While a turbid mash does extract starches into the wort, it is no more necessary for brewing a lambic than a decoction is for a Bohemian Pilsner. In Belgium, 30-40% unmalted wheat is part of the legal definition of the lambic/gueuze style, so that is a large part of why there is so little variation. Luckily, there is a beer like Cantillon Iris that proves a 100% malted barley wort can work equally well. While turbid mashes are employed at most of the best lambic wort producers, this may be a result of the fact that brewers who value traditional wort production are also the ones who value adequate aging time, and appreciate classic dry flavors.
This past Saturday I helped brew lambic at Dave and Becky Pyle’s house. If you don’t remember, I attended a blending session they hosted a couple years ago, and their lambic earned them NHC Brewer of the Year honors in 2005. Their wort production method doesn’t deviate far from a standard ale. This batch was half Pilsner malt and half malted wheat, mashed for 75 minutes in the low 150s F. There was no intensive near boiling sparge, and it was followed by a standard 60 minute boil.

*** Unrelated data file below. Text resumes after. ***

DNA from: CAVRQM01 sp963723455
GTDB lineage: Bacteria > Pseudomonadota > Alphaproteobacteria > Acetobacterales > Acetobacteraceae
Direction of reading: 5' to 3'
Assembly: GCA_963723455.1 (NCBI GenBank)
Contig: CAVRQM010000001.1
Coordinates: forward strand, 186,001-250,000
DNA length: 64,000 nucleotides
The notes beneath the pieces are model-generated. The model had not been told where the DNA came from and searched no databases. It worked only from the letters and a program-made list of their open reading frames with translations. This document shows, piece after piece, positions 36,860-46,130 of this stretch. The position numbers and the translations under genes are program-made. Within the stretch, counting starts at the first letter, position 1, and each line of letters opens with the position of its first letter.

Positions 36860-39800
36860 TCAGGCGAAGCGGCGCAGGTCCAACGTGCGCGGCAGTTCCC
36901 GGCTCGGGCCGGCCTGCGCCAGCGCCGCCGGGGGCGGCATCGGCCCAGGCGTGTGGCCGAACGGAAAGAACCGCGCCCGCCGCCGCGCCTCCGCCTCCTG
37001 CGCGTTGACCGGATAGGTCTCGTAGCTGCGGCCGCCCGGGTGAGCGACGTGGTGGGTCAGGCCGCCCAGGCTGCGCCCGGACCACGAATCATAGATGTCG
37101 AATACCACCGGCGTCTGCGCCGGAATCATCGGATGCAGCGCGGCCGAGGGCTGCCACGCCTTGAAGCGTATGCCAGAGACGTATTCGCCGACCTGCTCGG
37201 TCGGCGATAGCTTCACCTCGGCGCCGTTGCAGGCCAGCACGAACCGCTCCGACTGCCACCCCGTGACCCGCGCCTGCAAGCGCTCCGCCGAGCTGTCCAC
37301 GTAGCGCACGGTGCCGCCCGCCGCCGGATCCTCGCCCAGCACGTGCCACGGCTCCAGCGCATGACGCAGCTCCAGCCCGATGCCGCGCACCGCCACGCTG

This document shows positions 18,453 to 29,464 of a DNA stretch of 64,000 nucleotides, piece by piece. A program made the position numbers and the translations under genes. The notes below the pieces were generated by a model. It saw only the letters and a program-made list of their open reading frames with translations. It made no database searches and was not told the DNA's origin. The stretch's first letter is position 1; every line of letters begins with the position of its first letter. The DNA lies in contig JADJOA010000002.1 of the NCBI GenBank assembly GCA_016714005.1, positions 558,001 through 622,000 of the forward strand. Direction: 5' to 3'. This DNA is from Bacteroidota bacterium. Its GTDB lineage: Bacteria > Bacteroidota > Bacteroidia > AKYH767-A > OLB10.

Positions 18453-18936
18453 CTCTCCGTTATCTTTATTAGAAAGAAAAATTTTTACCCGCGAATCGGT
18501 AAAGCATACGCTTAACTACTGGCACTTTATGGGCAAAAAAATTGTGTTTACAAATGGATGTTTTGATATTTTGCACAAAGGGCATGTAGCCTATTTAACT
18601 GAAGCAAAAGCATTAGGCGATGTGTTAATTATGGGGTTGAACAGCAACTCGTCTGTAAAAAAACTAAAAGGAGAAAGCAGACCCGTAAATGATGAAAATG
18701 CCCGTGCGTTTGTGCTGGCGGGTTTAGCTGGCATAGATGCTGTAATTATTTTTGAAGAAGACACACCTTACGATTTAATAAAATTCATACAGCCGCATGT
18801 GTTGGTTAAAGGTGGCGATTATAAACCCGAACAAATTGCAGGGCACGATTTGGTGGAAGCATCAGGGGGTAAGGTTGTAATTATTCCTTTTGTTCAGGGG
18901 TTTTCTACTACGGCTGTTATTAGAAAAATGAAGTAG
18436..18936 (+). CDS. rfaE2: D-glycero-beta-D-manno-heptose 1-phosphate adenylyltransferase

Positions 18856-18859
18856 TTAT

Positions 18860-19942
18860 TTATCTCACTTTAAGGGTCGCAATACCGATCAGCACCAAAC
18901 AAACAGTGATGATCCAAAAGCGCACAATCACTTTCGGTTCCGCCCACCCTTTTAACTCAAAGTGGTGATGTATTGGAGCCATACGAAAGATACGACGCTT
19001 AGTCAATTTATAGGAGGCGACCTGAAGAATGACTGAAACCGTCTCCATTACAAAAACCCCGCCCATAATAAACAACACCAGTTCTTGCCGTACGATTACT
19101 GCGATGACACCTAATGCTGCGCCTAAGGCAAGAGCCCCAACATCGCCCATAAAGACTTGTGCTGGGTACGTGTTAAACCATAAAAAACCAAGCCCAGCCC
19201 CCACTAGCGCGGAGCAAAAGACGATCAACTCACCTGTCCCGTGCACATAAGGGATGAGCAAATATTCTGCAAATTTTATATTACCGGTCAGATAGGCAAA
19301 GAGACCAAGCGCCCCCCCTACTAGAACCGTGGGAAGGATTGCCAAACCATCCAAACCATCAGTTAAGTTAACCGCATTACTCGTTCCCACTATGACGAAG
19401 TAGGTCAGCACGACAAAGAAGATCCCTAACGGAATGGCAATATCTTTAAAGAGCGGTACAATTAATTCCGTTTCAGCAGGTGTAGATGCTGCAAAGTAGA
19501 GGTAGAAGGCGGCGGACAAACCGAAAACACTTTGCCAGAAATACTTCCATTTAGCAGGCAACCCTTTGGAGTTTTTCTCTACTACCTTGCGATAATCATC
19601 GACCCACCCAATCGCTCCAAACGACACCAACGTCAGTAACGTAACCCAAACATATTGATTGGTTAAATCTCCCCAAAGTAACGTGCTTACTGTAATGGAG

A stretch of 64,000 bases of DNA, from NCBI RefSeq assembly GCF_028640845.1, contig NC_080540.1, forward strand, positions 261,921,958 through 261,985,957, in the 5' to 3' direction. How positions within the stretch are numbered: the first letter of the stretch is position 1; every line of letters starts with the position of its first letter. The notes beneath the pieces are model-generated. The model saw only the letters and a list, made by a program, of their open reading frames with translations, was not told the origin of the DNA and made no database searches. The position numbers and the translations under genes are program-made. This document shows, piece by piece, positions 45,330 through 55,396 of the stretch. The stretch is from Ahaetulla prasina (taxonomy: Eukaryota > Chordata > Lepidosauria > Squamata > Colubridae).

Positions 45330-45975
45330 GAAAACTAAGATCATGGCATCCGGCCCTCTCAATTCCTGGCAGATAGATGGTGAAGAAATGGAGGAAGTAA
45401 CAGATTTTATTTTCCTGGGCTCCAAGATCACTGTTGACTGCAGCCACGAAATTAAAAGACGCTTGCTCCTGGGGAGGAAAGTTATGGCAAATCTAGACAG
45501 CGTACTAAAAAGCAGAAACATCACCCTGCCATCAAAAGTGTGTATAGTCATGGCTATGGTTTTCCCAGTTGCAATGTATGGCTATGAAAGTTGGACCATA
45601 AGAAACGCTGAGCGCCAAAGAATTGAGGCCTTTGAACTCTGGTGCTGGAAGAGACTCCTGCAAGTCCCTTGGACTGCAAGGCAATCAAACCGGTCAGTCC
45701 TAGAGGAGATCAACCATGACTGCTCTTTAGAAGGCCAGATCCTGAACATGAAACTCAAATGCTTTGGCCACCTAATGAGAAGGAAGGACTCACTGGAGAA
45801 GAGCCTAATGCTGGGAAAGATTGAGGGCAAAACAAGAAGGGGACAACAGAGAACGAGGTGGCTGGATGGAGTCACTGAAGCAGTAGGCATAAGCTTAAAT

3. A large quantity of aged hops is a requirement of the style.
The problem with aging hops to debitter them is that while their alpha acids are oxidizing into insoluble compounds, beta acids oxidize to become potent bittering compounds. The main role of hops in a spontaneous fermentation is to inhibit heat tolerant Lactobacillus that would lower the wort pH before the Saccharomyces can complete its initial fermentation. Most of the compounds that are anti-microbial are also bitter. Russian River uses around 25 IBUs of fresh hops in most of their standard sour beers with good results, this should be more than enough to inhibit even wild strains of Lacto.
While sour and bitter do clash, just a year of aging cuts the IBUs in half. By the time most spontaneously fermented beers are ready to be consumed, about two years after brewing, the IBUs in the wort will be below the flavor threshold even if you start around 30. However, the large quantity of aged hops may provide other compounds, glycosides, which can be stripped of their glucose molecule by certain strains of Brett and contribute unique aromatics.